There is no specific search engine to use at York. Many people use Google because it is familiar (and is the search engine that is used when you search in the top "address" bar when using the Chrome browser). See below for a guide to Googling, particularly in an academic context.

The ability to use search terms to find what you are looking for is not only useful on a search engine. Many of the Google Workspace applications you will use at York, including Mail and Drive, use searching to help you find your documents and emails.

Communication and social media

There are many ways to communicate online. Email may seem the obvious choice, particularly when communicating with others in an organisation, but it's worth considering whether it's always the best option. Instant messaging, social media a web page/blog, or collaborative documents may be more effective in some cases.

Instant messaging

Instant messaging can allow for quicker exchanges and stop emails getting lost in a busy inbox. As well as using your University email account, you can use Google Chat as an instant messaging tool. University staff can also make use of Slack.

Social media

Social media platforms are online tools that allow you to create and share content and interact with others. There are huge number of social media platforms out there, including big names like X/Twitter, Facebook, and Instagram. Blogs tend to have longer written content and there are a range of blogging platforms that can be used.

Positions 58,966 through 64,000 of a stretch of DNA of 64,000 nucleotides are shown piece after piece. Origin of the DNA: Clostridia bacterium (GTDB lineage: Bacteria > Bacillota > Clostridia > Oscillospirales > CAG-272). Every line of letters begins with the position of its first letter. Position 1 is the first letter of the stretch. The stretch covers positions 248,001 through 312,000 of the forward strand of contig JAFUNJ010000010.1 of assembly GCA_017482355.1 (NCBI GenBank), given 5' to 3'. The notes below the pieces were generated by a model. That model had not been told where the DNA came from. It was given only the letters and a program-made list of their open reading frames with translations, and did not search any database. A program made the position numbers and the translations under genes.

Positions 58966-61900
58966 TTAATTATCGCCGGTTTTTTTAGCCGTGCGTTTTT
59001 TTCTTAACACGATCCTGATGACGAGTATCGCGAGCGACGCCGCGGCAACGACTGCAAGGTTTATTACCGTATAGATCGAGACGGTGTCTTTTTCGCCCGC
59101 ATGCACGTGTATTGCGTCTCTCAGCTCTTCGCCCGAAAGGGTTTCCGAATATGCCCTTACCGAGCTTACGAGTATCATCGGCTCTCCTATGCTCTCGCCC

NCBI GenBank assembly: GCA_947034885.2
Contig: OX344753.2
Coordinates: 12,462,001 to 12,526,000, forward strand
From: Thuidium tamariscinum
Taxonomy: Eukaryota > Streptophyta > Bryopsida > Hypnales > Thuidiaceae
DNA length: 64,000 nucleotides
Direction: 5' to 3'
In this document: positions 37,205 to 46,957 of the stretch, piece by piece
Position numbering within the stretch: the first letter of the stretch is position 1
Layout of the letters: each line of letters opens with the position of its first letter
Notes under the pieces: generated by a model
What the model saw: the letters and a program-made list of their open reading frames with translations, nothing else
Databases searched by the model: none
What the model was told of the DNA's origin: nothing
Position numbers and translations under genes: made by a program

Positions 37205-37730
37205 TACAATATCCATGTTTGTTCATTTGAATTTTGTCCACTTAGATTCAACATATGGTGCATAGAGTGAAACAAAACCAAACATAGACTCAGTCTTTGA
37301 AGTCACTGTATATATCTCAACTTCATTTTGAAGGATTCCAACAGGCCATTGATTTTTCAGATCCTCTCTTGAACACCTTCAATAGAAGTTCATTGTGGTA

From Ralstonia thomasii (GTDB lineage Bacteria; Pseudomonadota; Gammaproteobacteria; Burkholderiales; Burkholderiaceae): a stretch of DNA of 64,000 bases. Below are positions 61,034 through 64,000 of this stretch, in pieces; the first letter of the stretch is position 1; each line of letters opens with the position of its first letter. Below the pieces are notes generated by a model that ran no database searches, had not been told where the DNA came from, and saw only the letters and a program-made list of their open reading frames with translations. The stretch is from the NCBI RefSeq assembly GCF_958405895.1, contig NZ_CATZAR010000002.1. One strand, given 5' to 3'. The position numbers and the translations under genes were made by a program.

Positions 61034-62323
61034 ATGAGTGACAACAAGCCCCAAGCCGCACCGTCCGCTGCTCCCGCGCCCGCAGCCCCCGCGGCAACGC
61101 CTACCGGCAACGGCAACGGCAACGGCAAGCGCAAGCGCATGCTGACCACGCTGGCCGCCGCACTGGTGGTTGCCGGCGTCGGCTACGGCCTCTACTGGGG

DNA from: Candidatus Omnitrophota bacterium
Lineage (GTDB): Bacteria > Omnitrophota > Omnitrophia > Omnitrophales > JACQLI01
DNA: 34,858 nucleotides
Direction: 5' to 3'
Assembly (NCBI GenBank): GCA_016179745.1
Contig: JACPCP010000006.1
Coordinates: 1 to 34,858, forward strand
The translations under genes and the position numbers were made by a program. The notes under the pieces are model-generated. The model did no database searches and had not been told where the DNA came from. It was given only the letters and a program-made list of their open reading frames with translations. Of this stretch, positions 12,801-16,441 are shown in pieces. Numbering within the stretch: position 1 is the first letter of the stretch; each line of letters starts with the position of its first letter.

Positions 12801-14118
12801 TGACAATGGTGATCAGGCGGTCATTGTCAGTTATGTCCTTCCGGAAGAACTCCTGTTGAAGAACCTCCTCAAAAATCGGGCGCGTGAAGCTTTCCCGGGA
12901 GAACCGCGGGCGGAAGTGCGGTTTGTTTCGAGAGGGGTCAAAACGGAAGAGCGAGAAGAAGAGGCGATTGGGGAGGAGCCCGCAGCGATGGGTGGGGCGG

For guidance on choosing social media platforms and using them effectively in an academic landscape, see our guide to Social Media.

Web basics

The resources on this page will help you to use the web, but if you want to learn a little more about what's happening behind the scenes, there's resources out there, including the following course:

Pop-up boxes

A dachshund popping up out of a box

Pop-up boxes are new browser windows that open when you click a link on a web page. These can be for legitimate reasons, such as selecting a date for an appointment, but the term 'pop-ups' has become synonymous with intrusive advertising and pages designed to make you click on things that might harm your computer.

If you have any doubts about the validity/security of a pop-up then you should not click anything on it. Instead, use the 'X' button in the top corner to close the window.

Modern web browsers often block pop-ups by default. For example, Google Chrome automatically blocks pop-ups. If you need to view a pop-up that you know is safe, you will have to go into Settings and add the website in question to the list of allowed websites for pop-ups.


Edible cookies

Photo by Jade Wulfraat on Unsplash

Cookies are also a common feature you'll experience on most websites. A cookie is a small text file downloaded onto your device when you visit a website. Information saved by cookies allow the site to do things like keep you signed in and remember which stories you've read.

If you want to take more control of cookies and other website data that is stored on your device, you can do so in most browsers by going into settings and turning cookies on or off.

The University of York provides a legal statement on the use of cookies on web pages.